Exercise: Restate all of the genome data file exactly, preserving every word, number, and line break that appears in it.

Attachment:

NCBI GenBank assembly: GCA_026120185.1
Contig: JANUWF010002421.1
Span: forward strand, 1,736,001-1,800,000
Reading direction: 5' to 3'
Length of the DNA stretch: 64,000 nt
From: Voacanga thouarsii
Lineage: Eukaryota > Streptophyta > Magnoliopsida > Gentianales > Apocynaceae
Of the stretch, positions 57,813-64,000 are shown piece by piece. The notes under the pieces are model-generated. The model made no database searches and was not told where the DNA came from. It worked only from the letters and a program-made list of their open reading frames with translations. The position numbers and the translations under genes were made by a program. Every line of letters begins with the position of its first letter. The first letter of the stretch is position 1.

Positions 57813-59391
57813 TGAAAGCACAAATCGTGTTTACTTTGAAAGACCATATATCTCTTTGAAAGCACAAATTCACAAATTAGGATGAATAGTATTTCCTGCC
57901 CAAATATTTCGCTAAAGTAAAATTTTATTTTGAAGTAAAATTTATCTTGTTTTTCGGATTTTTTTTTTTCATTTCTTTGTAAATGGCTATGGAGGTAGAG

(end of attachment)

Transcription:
NCBI GenBank assembly: GCA_026120185.1
Contig: JANUWF010002421.1
Span: forward strand, 1,736,001-1,800,000
Reading direction: 5' to 3'
Length of the DNA stretch: 64,000 nt
From: Voacanga thouarsii
Lineage: Eukaryota > Streptophyta > Magnoliopsida > Gentianales > Apocynaceae
Of the stretch, positions 57,813-64,000 are shown piece by piece. The notes under the pieces are model-generated. The model made no database searches and was not told where the DNA came from. It worked only from the letters and a program-made list of their open reading frames with translations. The position numbers and the translations under genes were made by a program. Every line of letters begins with the position of its first letter. The first letter of the stretch is position 1.

Positions 57813-59391
57813 TGAAAGCACAAATCGTGTTTACTTTGAAAGACCATATATCTCTTTGAAAGCACAAATTCACAAATTAGGATGAATAGTATTTCCTGCC
57901 CAAATATTTCGCTAAAGTAAAATTTTATTTTGAAGTAAAATTTATCTTGTTTTTCGGATTTTTTTTTTTCATTTCTTTGTAAATGGCTATGGAGGTAGAG